Following Rules: What’s the Point?

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Following Rules: What’s the Point?

Yesterday, in Vinaya class, we were talking about how we relate to rules. As monastics, we have so many rules that are a part of our lifestyle. There are countless rules that define the way we live and the way we do things. It’s interesting to see how Western monks like us often relate to the rules in a fearful way. There’s a sense of all these different rules in place, and we’re trying to control…

The Path of Non-Contention

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The Path of Non-Contention

Often when we practice loving-kindness, mettā, it involves an active well-wishing to all beings, such as when we repeat the phrases, “May you be happy, may they be happy, may all beings be happy, healthy, safe, at ease,” and so forth. Certainly that’s an important part of loving-kindness meditation. But in a more essential, practical way, the quality of mettā is not only a well-wishing toward ot…

Working To Let Go

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Working To Let Go

The work period is a good time for learning about how to let go. During these periods the mind is constantly thinking, I have to do this and I have to do that and this needs to get done before I do that. But when the mind lets go, it’s malleable and as the Buddha said, “fit for work.” If we only meditate and don’t challenge the mind with difficult and unpredictable situations, then the chances are…

The Protective Power of Truth

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The Protective Power of Truth

In quite a few of our paritta chants there is the line “etena sacca vajjena sotthi te hotu sabbadā,” which is roughly translated as, “by the utterance of this truth may there be safety, protection.” About a month ago I was on my solo retreat reading a book about the stories behind the parittas, the protective chants. There was this touching tale from the Quail’s Protection Chant for warding off f…

Putting the Four Noble Truths Into Action

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Putting the Four Noble Truths Into Action

As we bring the practice into our daily lives, it’s immensely beneficial to use the Four Noble Truths when viewing experience— in our formal meditation, interactions with others, and engagements with various duties. This is not something to save for later—after studying the suttas, developing all the states of concentration and the psychic powers, we finally contemplate the Noble Truths and become…

Clean Kuṭi, Clear Mind

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Clean Kuṭi, Clear Mind

Keeping our kuṭis, our dwelling places, in order helps to keep our minds in order as well. So anytime we leave our kuṭis, we should make sure everything is put away, neat and tidy. It’s easy to let things slide, to tidy up only once a week, or whatever. But if we have a habit of letting things get a bit messy before tidying up, we’re apt to develop a somewhat lax attitude about everything, which…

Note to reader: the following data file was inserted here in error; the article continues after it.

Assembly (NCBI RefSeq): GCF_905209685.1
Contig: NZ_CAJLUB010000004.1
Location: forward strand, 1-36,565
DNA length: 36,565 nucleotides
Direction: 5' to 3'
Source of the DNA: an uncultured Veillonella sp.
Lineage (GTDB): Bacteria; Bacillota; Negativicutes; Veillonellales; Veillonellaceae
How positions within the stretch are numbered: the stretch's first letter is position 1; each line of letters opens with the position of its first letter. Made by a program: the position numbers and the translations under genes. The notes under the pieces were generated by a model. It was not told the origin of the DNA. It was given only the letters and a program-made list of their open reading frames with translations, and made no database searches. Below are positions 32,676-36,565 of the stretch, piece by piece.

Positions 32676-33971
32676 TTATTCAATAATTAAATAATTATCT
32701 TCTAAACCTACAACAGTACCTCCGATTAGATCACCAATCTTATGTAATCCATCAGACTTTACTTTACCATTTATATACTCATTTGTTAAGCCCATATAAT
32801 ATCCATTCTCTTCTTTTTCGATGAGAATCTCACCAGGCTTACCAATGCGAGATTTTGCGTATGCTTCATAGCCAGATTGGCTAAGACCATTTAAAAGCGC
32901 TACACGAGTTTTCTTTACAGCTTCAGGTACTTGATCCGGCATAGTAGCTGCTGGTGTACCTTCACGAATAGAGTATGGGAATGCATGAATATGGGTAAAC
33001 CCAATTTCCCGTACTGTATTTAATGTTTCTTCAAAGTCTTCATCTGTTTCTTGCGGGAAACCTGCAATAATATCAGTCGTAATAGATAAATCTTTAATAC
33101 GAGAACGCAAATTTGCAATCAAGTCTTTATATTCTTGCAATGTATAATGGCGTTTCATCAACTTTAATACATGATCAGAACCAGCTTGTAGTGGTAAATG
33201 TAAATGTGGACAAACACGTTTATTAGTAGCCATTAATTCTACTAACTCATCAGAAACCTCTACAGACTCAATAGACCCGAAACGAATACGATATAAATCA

The Mango Picking Pole Is Too Long

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The Mango Picking Pole Is Too Long

Sometimes we feel compelled to think, figure things out, analyze what we’re doing, and marshal all the logical reasons for directing our practice in a particular way, but in the end, it’s simply busyness. And an important part of our practice is developing skills that prevent the mind from being trapped in busyness. Ajahn Chah used the example of picking mangoes. In Thailand, mangoes are picked by…

Mangala Sutta

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Mangala Sutta

THE HIGHEST BLESSINGS (Mangala Sutta) (Thus have I heard that the Blessed One) Was staying at Sāvatthī, Residing at the Jeta’s Grove In Anāthapiṇḍaka’s park. Then in the dark of the night, a radiant deva illuminated all Jeta’s Grove. She bowed down low before the Blessed One, then standing to one side she said: “Devas are concerned for happiness and ever long for peace. The same is true for humank…

The Generosity of Respect

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The Generosity of Respect

When we are working together and interacting with each other, it’s important for each of us in the community to have mutual respect for one another and to recognize that everybody is here because they have the intention to do something good, something wholesome. On the level of personality, it’s easy to exercise our critical faculties—we’re pretty adept at that. Especially when we live together ov…

The Breath Through the Fog

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The Breath Through the Fog

Ajahn Chah said that when watching the breath, it’s important to understand that our thinking doesn’t have to stop. This is a very useful point. Often when we’re watching the breath, we get lost in a train of thought and eventually remind ourselves to come back to the breath. In many guided meditations, we often hear the phrase, “Come back to the breath.” We can start to feel that thinking is a pr…